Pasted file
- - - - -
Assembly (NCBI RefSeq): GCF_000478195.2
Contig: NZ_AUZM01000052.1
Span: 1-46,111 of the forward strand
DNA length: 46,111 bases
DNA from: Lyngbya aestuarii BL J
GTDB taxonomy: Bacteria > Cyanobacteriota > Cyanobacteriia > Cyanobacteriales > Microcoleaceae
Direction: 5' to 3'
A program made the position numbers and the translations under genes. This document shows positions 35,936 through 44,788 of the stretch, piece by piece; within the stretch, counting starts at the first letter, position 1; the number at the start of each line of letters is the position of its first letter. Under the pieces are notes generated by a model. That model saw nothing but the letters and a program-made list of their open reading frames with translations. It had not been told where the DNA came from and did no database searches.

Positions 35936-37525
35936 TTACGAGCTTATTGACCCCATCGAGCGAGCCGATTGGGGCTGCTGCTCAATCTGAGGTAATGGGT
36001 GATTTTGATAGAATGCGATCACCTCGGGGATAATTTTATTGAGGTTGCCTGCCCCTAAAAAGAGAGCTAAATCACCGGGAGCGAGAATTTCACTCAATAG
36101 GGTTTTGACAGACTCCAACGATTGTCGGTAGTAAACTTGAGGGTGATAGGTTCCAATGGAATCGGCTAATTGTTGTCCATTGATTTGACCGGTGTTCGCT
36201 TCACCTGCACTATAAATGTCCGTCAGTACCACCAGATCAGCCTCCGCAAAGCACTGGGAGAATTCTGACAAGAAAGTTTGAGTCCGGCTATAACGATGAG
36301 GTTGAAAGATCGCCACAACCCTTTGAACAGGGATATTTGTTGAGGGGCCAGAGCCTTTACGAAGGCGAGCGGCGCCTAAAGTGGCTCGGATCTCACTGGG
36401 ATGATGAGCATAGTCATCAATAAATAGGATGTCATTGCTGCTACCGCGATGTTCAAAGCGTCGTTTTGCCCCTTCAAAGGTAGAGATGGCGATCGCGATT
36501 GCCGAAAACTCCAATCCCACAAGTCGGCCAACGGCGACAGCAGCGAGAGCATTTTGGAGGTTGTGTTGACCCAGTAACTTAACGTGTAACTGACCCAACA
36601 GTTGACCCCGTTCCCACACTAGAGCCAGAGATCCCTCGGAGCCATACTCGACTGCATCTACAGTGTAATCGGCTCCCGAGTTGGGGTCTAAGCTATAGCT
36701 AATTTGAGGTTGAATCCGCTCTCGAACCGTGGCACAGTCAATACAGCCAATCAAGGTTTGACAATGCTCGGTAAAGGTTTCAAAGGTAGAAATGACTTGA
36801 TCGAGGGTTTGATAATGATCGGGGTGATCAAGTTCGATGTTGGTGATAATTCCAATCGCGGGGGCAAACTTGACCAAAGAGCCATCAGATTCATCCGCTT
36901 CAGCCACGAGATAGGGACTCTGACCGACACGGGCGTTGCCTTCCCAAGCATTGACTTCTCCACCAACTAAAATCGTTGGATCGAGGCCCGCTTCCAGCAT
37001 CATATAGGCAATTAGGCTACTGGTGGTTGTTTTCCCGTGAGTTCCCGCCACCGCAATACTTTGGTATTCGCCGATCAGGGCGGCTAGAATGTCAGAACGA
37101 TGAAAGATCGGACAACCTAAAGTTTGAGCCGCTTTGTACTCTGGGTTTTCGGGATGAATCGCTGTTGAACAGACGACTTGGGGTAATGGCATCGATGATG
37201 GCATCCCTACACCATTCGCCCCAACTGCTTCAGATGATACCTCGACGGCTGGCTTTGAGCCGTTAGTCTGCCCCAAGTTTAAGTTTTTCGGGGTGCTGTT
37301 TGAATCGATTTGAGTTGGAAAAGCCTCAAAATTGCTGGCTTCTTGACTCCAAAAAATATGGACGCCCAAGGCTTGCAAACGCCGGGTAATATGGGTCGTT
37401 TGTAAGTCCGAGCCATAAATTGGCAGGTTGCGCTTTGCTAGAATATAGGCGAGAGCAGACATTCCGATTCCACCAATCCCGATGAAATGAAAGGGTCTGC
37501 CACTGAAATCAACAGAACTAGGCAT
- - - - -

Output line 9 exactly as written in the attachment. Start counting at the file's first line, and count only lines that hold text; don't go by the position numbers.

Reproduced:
Positions 35936-37525